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Title: Economically sustainable scaling of photovoltaics to meet climate targets

Abstract

To meet climate targets, power generation capacity from photovoltaics (PV) in 2030 will have to be much greater than is predicted from either steady state growth using today's manufacturing capacity or industry roadmaps. Analysis of whether current technology can scale, in an economically sustainable way, to sufficient levels to meet these targets has not yet been undertaken, nor have tools to perform this analysis been presented. Here, we use bottom-up cost modeling to predict cumulative capacity as a function of technological and economic variables. We find that today's technology falls short in two ways: profits are too small relative to upfront factory costs to grow manufacturing capacity rapidly enough to meet climate targets, and costs are too high to generate enough demand to meet climate targets. We show that decreasing the capital intensity (capex) of PV manufacturing to increase manufacturing capacity and effectively reducing cost (e.g., through higher efficiency) to increase demand are the most effective and least risky ways to address these barriers to scale. We also assess the effects of variations in demand due to hard-to-predict factors, like public policy, on the necessary reductions in cost.Lastly, we review examples of redundant technology pathways for crystalline silicon PV tomore » achieve the necessary innovations in capex, performance, and price.« less

Authors:
 [1];  [1];  [1];  [1];  [2];  [1]
  1. Massachusetts Inst. of Technology (MIT), Cambridge, MA (United States)
  2. National Renewable Energy Lab. (NREL), Golden, CO (United States)
Publication Date:
Research Org.:
National Renewable Energy Lab. (NREL), Golden, CO (United States)
Sponsoring Org.:
USDOE Office of Energy Efficiency and Renewable Energy (EERE); National Science Foundation (NSF)
OSTI Identifier:
1257543
Report Number(s):
NREL/JA-5J00-65741
Journal ID: ISSN 1754-5692
Grant/Contract Number:  
AC36-08GO28308
Resource Type:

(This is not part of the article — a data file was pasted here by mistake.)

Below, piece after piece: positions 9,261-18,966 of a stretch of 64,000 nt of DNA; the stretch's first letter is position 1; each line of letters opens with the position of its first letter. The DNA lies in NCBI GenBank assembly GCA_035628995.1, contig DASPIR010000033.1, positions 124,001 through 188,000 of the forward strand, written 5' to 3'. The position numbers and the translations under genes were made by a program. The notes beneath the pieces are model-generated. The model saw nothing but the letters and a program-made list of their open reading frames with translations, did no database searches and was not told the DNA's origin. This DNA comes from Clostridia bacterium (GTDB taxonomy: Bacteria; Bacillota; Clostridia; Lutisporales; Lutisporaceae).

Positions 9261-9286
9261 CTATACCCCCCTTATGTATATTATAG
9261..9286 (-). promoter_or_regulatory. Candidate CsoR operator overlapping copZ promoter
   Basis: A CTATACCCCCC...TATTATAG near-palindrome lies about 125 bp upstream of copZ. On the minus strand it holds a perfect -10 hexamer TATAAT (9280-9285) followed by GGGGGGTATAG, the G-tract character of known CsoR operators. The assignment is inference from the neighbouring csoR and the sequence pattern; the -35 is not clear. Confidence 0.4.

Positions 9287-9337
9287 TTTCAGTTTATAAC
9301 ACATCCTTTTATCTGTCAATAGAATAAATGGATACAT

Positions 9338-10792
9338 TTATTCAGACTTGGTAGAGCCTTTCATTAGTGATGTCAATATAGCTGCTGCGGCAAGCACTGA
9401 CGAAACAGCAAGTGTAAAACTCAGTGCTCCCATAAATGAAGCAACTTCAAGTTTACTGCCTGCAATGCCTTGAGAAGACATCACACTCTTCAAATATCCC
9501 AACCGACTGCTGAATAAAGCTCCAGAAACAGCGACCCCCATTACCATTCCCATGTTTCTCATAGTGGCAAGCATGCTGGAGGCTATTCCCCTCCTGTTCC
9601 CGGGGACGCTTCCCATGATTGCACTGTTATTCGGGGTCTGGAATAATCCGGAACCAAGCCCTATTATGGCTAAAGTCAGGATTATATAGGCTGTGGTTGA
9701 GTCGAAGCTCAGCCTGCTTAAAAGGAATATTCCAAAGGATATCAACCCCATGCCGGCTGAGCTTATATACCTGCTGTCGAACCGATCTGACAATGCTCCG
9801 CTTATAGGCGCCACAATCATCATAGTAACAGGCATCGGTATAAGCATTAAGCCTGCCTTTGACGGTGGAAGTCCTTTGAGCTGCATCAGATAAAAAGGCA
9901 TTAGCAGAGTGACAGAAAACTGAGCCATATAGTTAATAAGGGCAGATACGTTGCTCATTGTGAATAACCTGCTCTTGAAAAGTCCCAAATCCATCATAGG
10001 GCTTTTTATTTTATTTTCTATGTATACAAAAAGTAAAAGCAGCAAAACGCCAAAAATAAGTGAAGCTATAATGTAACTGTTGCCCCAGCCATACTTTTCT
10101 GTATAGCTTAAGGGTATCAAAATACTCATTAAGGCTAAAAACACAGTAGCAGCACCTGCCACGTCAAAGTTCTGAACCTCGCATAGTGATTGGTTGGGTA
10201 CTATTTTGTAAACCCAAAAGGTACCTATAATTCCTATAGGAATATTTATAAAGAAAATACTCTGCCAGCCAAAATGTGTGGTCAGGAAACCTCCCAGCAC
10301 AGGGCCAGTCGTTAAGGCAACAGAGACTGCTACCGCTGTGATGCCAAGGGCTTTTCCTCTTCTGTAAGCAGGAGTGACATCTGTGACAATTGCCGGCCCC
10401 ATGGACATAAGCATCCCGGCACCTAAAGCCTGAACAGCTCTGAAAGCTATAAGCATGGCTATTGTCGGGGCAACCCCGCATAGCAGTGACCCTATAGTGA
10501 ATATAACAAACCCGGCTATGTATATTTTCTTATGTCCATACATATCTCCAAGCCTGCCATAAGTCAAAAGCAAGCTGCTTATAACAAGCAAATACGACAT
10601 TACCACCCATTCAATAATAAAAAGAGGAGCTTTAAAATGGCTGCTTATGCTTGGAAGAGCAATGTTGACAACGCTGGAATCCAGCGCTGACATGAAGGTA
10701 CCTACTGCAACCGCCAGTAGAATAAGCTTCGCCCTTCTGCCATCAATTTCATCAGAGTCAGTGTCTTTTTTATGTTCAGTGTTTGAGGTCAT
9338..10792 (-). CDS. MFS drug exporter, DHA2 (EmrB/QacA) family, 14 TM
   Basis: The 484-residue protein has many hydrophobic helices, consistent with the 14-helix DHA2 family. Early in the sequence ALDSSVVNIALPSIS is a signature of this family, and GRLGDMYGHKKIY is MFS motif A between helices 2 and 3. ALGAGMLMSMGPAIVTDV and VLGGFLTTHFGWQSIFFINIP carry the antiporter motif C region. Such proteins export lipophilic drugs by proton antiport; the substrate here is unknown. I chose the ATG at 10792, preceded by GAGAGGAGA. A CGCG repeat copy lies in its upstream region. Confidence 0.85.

Journal Article: Accepted Manuscript
Journal Name:
Energy & Environmental Science
Additional Journal Information:
Journal Volume: 9; Journal Issue: 6; Journal ID: ISSN 1754-5692
Publisher:
Royal Society of Chemistry
Country of Publication:
United States
Language:
English
Subject:
14 SOLAR ENERGY; 29 ENERGY PLANNING, POLICY, AND ECONOMY; photovoltaics; scaling; terawatt; growth rate; sustainable

Citation Formats

Needleman, David Berney, Poindexter, Jeremy R., Kurchin, Rachel C., Peters, I. Marius, Wilson, Gregory, and Buonassisi, Tonio. Economically sustainable scaling of photovoltaics to meet climate targets. United States: N. p., 2016. Web. doi:10.1039/C6EE00484A.
Needleman, David Berney, Poindexter, Jeremy R., Kurchin, Rachel C., Peters, I. Marius, Wilson, Gregory, & Buonassisi, Tonio. Economically sustainable scaling of photovoltaics to meet climate targets. United States. doi:10.1039/C6EE00484A.
Needleman, David Berney, Poindexter, Jeremy R., Kurchin, Rachel C., Peters, I. Marius, Wilson, Gregory, and Buonassisi, Tonio. Thu . "Economically sustainable scaling of photovoltaics to meet climate targets". United States. doi:10.1039/C6EE00484A. https://www.osti.gov/servlets/purl/1257543.
@article{osti_1257543,
title = {Economically sustainable scaling of photovoltaics to meet climate targets},
author = {Needleman, David Berney and Poindexter, Jeremy R. and Kurchin, Rachel C. and Peters, I. Marius and Wilson, Gregory and Buonassisi, Tonio},
abstractNote = {To meet climate targets, power generation capacity from photovoltaics (PV) in 2030 will have to be much greater than is predicted from either steady state growth using today's manufacturing capacity or industry roadmaps. Analysis of whether current technology can scale, in an economically sustainable way, to sufficient levels to meet these targets has not yet been undertaken, nor have tools to perform this analysis been presented. Here, we use bottom-up cost modeling to predict cumulative capacity as a function of technological and economic variables. We find that today's technology falls short in two ways: profits are too small relative to upfront factory costs to grow manufacturing capacity rapidly enough to meet climate targets, and costs are too high to generate enough demand to meet climate targets. We show that decreasing the capital intensity (capex) of PV manufacturing to increase manufacturing capacity and effectively reducing cost (e.g., through higher efficiency) to increase demand are the most effective and least risky ways to address these barriers to scale. We also assess the effects of variations in demand due to hard-to-predict factors, like public policy, on the necessary reductions in cost.Lastly, we review examples of redundant technology pathways for crystalline silicon PV to achieve the necessary innovations in capex, performance, and price.},
doi = {10.1039/C6EE00484A},
journal = {Energy & Environmental Science},
number = 6,
volume = 9,
place = {United States},
year = {Thu Apr 21 00:00:00 EDT 2016},
month = {Thu Apr 21 00:00:00 EDT 2016}
}

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Cited by: 11 works
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Works referenced in this record:

Material considerations for terawatt level deployment of photovoltaics
journal, February 2008